A classic record player is getting a new lease of life for some, as Bang & Olufsen finds a way to bring something back to use.
The record player has been having quite the revival over the past decade, as has the record, which has seen improvements in quality and distribution, but tepending on how old you are, you may not have a very old record player.
These days, record players can come with Bluetooth or may go without, and you might just look for ways to send that warm sound of vinyl around your home by plugging it into a multiroom speaker system.
However some record players can’t really even do just that, often simply because they’re old.
While there’s a good chance you don’t have a record player from the 70s still rocking a space in your home, if you do, there’s a chance it was made by Bang & Olufsen. The Danish audio specialists have been making devices for the better side of nearly 100 years, and so it’s possible one of the company’s premium audio gadgets is still in an ownership rather than merely being tossed out.
As it is, one of its 1970s record players can be found in MoMA, the Museum of Modern Art. Granted, it may not be as widely used as a piece of art, but if it’s sitting in a home, it could well be like it, gathering dust unless you dust it off lightly somewhat regularly.
Fortunately, Bang & Olufsen has announced that the Beogram 6000 record player in MoMA, as well as others like it from the Beogram 4000 series may actually be upgraded, as B&O makes it possible to revive a classic for use today.
It’s a very specific upgrade, mind you, and one you cannot do yourself, but it’s one that will cost 5,000 Euros and see you ship your vintage B&O Beogram to Denmark where skilled service engineers will fit it with new components to upgrade the technology, making it possible to restore the record player, but also connect it to modern speakers.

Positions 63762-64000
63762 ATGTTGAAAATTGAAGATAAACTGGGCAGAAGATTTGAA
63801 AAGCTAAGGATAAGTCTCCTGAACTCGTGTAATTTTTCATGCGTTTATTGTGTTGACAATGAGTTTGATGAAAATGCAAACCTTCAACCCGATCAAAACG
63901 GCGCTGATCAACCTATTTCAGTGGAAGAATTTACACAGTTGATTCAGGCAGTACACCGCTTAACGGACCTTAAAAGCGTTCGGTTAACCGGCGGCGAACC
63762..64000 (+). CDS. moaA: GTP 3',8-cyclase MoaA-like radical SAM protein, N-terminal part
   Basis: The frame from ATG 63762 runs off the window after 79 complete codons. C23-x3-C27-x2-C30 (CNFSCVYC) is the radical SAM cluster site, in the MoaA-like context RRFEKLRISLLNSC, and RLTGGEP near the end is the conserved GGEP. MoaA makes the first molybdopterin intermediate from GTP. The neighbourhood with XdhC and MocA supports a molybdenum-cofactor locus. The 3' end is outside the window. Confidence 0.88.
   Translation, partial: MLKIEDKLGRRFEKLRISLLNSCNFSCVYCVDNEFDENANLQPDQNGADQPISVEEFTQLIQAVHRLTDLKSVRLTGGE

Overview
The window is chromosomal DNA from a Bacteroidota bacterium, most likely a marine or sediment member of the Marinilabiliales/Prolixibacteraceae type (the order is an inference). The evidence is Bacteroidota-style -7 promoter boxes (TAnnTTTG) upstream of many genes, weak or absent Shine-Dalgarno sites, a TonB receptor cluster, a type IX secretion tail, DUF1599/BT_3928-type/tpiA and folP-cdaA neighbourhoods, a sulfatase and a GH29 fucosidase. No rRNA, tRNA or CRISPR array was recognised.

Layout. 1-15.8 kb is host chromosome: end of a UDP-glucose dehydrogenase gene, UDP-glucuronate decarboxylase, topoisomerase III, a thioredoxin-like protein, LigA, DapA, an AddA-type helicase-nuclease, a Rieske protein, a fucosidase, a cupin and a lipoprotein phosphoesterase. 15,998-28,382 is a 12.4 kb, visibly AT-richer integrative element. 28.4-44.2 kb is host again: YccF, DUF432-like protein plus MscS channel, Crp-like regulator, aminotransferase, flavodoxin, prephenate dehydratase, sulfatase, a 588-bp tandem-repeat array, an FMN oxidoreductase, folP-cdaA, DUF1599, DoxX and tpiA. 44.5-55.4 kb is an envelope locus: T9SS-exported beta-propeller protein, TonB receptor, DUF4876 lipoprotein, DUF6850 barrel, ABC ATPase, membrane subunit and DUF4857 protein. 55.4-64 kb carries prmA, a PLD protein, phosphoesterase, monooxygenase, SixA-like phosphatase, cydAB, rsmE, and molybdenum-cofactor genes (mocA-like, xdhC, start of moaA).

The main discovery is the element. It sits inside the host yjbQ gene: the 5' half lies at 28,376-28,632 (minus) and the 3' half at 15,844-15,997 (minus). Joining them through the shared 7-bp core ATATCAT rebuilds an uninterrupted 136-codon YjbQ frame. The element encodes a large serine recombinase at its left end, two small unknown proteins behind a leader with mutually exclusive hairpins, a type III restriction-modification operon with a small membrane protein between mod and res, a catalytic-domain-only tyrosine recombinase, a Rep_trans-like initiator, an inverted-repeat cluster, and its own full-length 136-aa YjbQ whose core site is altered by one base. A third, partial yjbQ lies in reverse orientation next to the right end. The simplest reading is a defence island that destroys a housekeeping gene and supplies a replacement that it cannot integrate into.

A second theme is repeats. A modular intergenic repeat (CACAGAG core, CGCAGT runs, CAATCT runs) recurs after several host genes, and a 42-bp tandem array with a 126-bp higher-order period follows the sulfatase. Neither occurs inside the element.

The Beogram upgrade includes a new dust cover with an aluminium strip, new wood panels from the same company that provides wood in the original record players, a new pre-amp to connect the Beogram to modern speakers, a refurbishment and repainting of the steel body, new cables, and a service check to make sure every component is cleaned or replaced to give it another element of future-proofing, so to speak.
For Australians with one of these classic record players, B&O says that the demand isn’t as high as it is overseas, and is available upon enquiry, with the company noting that “customers can contact Bang & Olufsen who then ship the turntables to Denmark to be restored and upgraded”.
Just don’t expect the upgrade to be free, because this classic has a 5000 EUR price overseas, which translates to just under $8000 here in Australia.